Pushing the Limits with Mental Training
In modern sports serious athletes are willing to go to the Nth degree to improve their physical performance to gain an edge of just 1%. At Miller Consulting, we believe that cognitive abilities and mental skills training are key components to reaching the next level. It’s not simply being strong physically but being strong mentally that leads to success. This feature will introduce how we leverage NeuroTracker to push the limits of sports performance and benefit non-athletes.
Going ‘All In’
Our goal is to try to help as many individuals as we can, and the philosophy we try to instill in our clients is developing the mentality of being “all in” while working on their mental training to really reap the benefits. We always ask, ‘Where do you want take your current skills?’, and we figure out the best plan for the individual in question.
With the tools available today, everyone has the potential to actualize their potential cognitively. We are aware of a handful of selected neurotechnologies like Fit Light, Visual Edge, Dynavision, Mendi, but the core of our assessment and conditioning is centered around NeuroTracker. We’ve believed in this tool for years and really see all the benefits it has to offer.
Training Athletic Performance
Our work has been focused on athletes and student-athletes. In particular, we work with a lot of players in team sports, partly due to their popularity, but largely because of their cognitive and mental demands on vision, situational awareness and complex decision-making.
Surprisingly, we see impressive differences from one athlete to the next through their NeuroTracker baselines. These scores are measured in Speed Thresholds, so from the scores of each session we get a nice marker to see where an individual is at cognitively. This also helps us determine the optimal training program moving forward.
For example, we sometimes have athletes whose scores are under 1.0 speed – which is the equivalent of tracking multiple objects moving at less than 68cm/second. At the other end of the spectrum, players can consistently achieve around 3.0 speed, which is a significant difference.
Pushing the Comfort Zone
Once an athlete has reached a certain level, we adjust the program to include progressively more complex dual-tasks while completing a NeuroTracker session. For instance, for a hockey player, we start with standing and introducing them to holding their stick and just being in position. It’s significantly more difficult at first, but they adapt quickly. Then we get more technical with drills like stick handling without looking at the puck.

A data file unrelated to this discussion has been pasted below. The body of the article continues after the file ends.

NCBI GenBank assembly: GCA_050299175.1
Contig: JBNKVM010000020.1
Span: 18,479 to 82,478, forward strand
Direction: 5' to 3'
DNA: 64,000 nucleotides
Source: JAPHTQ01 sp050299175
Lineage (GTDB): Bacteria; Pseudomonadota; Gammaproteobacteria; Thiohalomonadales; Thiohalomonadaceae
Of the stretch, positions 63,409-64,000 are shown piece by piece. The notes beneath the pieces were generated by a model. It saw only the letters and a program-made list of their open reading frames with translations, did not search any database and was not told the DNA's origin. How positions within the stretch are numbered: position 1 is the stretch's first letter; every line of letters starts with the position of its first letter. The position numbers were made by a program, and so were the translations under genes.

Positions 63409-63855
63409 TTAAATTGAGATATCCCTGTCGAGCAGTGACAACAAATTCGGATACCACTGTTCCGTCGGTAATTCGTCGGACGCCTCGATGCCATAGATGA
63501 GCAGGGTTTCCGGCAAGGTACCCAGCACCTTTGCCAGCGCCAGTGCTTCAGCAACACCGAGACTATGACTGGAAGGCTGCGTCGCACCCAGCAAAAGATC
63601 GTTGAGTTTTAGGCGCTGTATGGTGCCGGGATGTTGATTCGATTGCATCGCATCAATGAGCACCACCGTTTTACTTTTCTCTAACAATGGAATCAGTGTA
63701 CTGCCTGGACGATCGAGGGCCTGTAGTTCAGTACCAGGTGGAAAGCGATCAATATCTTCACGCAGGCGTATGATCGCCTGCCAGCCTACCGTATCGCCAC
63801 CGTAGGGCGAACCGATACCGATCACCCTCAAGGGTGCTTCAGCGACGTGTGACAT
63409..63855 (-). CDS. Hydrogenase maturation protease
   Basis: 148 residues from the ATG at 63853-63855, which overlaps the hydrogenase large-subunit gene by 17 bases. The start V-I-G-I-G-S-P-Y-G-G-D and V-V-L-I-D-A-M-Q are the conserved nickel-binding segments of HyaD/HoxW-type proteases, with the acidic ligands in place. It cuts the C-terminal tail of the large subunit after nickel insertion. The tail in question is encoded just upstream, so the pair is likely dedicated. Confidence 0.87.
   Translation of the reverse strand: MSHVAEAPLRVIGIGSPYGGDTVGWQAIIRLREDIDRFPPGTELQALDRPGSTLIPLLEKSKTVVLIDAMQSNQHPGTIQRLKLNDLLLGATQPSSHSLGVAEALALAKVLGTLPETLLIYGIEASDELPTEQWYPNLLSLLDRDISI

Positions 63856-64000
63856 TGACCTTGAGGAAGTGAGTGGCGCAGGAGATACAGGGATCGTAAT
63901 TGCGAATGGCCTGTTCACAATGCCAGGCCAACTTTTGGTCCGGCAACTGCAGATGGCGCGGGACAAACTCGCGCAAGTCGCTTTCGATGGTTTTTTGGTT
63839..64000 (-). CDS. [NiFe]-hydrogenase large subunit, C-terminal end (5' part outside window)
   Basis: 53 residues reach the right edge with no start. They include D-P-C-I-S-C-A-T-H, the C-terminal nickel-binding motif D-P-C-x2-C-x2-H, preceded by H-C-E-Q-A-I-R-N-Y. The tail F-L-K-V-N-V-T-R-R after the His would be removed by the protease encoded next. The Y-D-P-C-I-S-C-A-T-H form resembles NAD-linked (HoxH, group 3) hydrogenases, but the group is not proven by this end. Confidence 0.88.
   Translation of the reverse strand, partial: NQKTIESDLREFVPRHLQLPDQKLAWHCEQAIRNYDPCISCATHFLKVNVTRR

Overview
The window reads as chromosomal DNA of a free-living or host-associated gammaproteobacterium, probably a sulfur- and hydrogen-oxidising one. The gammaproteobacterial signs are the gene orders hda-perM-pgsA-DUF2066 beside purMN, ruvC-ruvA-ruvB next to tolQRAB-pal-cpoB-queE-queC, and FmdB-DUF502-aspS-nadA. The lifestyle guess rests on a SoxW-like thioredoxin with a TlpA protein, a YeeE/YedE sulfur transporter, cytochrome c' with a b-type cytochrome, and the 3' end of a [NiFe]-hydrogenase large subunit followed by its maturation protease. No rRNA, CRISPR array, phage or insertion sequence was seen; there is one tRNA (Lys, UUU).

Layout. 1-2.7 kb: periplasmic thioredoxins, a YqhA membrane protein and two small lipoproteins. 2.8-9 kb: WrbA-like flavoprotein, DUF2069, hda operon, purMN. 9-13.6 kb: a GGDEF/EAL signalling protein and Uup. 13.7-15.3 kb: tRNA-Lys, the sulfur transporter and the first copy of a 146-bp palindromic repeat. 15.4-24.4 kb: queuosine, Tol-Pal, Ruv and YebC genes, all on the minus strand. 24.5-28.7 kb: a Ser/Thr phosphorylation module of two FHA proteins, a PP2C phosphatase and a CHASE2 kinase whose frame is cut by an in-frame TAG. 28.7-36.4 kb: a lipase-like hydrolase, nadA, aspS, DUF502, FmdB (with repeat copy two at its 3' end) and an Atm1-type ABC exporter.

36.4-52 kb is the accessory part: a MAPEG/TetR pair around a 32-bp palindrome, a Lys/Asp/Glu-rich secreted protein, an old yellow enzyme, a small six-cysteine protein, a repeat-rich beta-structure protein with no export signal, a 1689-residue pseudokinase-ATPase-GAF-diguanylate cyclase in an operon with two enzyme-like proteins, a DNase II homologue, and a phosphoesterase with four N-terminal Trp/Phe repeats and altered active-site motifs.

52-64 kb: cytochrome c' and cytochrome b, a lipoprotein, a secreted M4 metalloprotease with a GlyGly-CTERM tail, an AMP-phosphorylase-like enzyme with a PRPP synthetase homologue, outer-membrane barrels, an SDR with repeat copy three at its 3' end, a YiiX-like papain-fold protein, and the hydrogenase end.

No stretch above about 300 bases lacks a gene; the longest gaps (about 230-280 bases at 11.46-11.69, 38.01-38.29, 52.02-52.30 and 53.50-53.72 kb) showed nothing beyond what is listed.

NeuroTracker combined with Optic Flow training
For basketball players, we like to integrate skills like dribbling, jab steps, and triple threat positions. However, this methodology is flexible, so we might use a purely perceptual-task like Optic Flow to train motion processing skills needed in fast-paced competition. Or alternatively, we can add a physical component like strength work which can increase resilience to the cognitive effects of physical stress.
Whatever the approach, the focus is always on taking each athlete outside of their comfort zone. This is the main design of NeuroTracker even without dual tasks, Optic Flow, or sport specific training programs. In fact, some athletes just get obsessed with their chart and stay focused on raising their speed thresholds as high as possible. If NeuroTracker can train our users’ competitivity, we are not against that!
Alternative Sports Rehab
With the pressures of today’s ultra-competitive sports, injuries are inevitable. At the outset of a prolonged injury, an athlete worries about the loss of physical fitness and muscle atrophy. However, the main concern remains game sharpness and readiness. Although, with the recent breakthrough in cognitive training, this is exactly where mental training should be implemented into a athletes’ rehabilitation. Mental training can make a huge difference overtime.